Original URL: http://www.theregister.co.uk/2010/04/20/ash_update/
Flights resume in Scotland - Gatwick and Heathrow still shut
Rumblings of more ash ahead
Flights from some Scottish airports are flying to Stornoway this morning but there are fears that more eruptions from the Eyjafjallajökull volcano could mean even more delays for stranded passengers.
The latest from the Met office suggests that although eruptions continue they are weaker than they were over the weekend.
But some observers suggested that the majority of the ice in the caldera at the top of the volcano has now melted. It was lava hitting ice which helped create the huge quantity of ash and particles - so further eruptions could cause less disruption than those last week.
Others have criticised the Met Office's over-reliance on computer models, rather than test flights and real world observations, for shutting UK airspace.
BA is not so sure and has cancelled all short-haul flights again for today. The company hopes to get some long-haul flights back in the air after 4pm today, subject to the full reopening of UK airspace.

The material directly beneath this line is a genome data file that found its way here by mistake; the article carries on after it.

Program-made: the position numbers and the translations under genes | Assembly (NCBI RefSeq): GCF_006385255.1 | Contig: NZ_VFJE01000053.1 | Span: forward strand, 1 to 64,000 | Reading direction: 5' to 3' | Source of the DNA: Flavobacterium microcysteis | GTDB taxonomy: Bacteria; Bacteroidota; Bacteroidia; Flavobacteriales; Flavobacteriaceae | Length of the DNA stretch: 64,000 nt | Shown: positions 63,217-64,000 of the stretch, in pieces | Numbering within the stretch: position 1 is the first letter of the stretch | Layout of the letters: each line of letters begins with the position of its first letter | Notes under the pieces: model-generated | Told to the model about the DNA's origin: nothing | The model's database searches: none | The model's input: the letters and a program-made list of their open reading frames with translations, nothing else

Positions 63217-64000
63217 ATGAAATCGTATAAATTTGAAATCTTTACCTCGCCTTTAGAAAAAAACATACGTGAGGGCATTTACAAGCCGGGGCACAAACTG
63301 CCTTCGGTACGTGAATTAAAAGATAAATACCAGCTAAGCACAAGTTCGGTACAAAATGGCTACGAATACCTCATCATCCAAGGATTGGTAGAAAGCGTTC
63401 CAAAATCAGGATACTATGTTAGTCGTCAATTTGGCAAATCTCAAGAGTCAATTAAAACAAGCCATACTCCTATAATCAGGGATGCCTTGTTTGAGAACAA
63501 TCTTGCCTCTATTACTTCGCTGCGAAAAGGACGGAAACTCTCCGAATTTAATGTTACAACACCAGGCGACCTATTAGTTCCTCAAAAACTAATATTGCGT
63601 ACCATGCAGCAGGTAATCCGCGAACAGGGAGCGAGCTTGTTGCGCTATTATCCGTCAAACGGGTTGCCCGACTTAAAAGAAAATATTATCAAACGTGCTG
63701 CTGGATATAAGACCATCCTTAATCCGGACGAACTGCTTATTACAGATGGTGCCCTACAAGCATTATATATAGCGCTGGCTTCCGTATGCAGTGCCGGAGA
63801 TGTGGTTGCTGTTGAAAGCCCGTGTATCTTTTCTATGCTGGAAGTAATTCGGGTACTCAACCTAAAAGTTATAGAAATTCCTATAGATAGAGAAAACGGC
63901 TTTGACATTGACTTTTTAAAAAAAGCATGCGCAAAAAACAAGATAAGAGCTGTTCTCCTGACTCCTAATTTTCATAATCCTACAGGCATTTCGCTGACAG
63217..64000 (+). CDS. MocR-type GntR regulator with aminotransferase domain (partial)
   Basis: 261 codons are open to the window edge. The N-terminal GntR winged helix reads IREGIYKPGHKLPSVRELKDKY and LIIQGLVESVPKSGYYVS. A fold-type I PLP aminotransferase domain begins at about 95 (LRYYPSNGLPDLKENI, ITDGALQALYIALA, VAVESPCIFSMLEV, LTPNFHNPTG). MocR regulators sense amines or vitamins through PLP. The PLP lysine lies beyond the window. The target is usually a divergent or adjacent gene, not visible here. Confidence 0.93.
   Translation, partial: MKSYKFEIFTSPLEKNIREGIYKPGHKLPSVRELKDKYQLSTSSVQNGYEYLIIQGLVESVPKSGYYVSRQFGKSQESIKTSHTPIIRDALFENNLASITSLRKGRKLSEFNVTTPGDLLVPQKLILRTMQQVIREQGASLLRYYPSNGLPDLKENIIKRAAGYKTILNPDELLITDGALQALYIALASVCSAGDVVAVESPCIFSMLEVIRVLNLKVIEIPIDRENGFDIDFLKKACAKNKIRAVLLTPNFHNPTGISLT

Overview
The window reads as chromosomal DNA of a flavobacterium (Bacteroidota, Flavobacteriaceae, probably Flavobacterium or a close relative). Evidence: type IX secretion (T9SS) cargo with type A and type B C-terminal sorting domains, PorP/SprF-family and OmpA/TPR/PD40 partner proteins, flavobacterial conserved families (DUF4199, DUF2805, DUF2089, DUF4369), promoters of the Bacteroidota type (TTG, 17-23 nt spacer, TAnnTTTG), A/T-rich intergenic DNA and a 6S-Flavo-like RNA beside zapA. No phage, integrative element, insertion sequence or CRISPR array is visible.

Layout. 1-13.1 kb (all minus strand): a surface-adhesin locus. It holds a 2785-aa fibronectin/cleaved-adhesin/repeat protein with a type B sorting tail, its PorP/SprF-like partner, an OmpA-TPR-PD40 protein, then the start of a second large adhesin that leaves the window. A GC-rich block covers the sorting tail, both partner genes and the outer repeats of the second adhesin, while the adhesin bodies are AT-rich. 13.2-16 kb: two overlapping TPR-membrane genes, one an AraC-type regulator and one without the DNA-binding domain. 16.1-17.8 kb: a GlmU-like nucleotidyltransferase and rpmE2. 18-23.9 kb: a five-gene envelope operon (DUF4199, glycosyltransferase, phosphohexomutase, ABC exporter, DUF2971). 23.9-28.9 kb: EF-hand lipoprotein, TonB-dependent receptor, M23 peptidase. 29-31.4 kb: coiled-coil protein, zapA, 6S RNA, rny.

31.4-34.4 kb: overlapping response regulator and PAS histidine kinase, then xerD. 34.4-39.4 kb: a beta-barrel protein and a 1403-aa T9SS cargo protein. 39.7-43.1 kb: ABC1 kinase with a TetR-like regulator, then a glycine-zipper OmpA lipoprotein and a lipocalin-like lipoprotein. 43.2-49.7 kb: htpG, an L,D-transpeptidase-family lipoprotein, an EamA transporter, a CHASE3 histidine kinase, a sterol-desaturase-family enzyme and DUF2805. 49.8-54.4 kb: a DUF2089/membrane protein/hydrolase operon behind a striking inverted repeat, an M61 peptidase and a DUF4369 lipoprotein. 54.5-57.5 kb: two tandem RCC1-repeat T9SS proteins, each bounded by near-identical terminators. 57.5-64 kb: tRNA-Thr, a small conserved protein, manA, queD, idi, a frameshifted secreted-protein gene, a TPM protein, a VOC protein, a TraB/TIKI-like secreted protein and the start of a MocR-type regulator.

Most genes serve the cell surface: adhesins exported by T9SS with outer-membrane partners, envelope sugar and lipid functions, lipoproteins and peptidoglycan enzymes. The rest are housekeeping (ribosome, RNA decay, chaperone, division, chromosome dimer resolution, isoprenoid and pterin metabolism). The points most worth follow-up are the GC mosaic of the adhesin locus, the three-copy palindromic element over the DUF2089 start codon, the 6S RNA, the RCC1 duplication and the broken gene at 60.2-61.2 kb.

Belfast Airport hopes to have a flight to Scotland later this morning. Passengers are advised to check with airlines before setting out for the airport. Manchester Airport will not be opening before early evening at best.
London airports are unlikely to reopen today. But flights will be allowed over the UK, above 20, 000 feet, between 1pm and 7pm. There will be a further update at 3pm.
Analysis from Rolls Royce of BA's Sunday test flight from Heathrow to Cardiff found no degradation to engines. The four engines were monitored in real time from the ground as the 747 flew up to 40,000 feet, Flight International reports.
NATS updates are here. ®